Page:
TRIBECA FILM FESTIVAL 2022 REVIEW! Employee Of The Month (L’employée du mois), directed by Véronique Jadin, who co-wrote the screenplay with Nina Vanspranghe, is a darkly comedic look at sexism in the workplace. Inès (Jasmina Douieb) has been dutifully working at EcoClean for a while now. But when she gets passed over for a raise, despite everyone else in the office getting one, the meek lady grows a backbone and asks her boss, Patrick (Peter Van den Begin), for a raise. This is denied, and unfortunately, Inès can’t turn to any other co-worker, as they all treat her like a janitor or act like she’s entirely invisible.
Well, everyone, that is except for Melody (Laetitia Mampaka), who just started today. But things take a wildly unexpected turn when Melody and Inès accidentally kill Patrick. Of course, being a good friend, Melody vows to help Inès cover up the murder, but that is easier said than done, as all the other employees of EcoClean need Patrick to sign this or that form. But an even bigger wrinkle walks through the cleaning supply company’s doors when the French version of the I.R.S. comes looking for Patrick, who’s under investigation for fraud.
“…Melody vows to help Inès cover up the murder…”
Employee Of The Month sets its farcical tone during the opening and never misses a beat until the closing credits stop rolling. There’s a broadly comedic scene at the beginning where a late co-worker interrupts Inès during a meeting to make more coffee. Why couldn’t he make more coffee (especially since he doesn’t like it)? As is repeatedly stated, such a thing is “not my job.” And anything that isn’t someone else’s duties falls to Inès, whether or not it is hers. Jadin and Vanspranghe do an excellent job of laying down all the frustrations the leads face exaggeratedly and humorously, which helps maintain empathy for Inès and Melody despite some of the actions they take later on.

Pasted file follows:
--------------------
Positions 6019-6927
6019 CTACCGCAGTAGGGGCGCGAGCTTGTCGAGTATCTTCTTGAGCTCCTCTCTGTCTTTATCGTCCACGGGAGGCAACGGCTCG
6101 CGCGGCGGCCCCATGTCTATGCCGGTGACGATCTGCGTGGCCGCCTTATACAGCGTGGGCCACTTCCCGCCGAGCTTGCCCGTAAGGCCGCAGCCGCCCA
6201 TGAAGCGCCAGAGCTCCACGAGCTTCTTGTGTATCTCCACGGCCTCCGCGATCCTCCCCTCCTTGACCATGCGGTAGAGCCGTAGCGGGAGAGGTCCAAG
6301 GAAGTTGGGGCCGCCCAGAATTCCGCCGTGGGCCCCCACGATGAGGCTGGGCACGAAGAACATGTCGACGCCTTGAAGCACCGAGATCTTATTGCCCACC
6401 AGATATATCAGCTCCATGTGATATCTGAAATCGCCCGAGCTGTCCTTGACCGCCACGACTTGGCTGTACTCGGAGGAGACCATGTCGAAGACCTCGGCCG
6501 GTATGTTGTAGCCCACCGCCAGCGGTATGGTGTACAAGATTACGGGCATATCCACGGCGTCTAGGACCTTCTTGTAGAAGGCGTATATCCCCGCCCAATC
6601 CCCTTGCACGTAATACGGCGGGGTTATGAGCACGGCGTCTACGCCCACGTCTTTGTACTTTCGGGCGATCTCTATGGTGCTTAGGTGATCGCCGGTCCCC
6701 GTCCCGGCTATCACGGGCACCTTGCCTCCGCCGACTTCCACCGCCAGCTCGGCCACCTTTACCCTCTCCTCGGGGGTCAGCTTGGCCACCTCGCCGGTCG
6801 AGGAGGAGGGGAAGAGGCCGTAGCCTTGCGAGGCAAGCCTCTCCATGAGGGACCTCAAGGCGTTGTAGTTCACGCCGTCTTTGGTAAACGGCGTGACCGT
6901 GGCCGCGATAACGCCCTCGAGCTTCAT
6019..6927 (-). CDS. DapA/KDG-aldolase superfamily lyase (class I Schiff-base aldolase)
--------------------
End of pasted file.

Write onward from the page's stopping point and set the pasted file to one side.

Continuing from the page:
Of course, other co-workers either discover the truth about Patrick or also deserve to be snuffed out. The fun comes in seeing Inès come out of her shell, take charge, and finally get what she is deserved. To that end, the filmmakers have written a three-dimensional and engaging character in Inès. The humor stems from how broad everyone surrounding her is. It’s like she’s the only real person and everyone else is a caricature, save for Melody, of course.
"…ratchets up the zany antics into a thrilling and hilarious conclusion."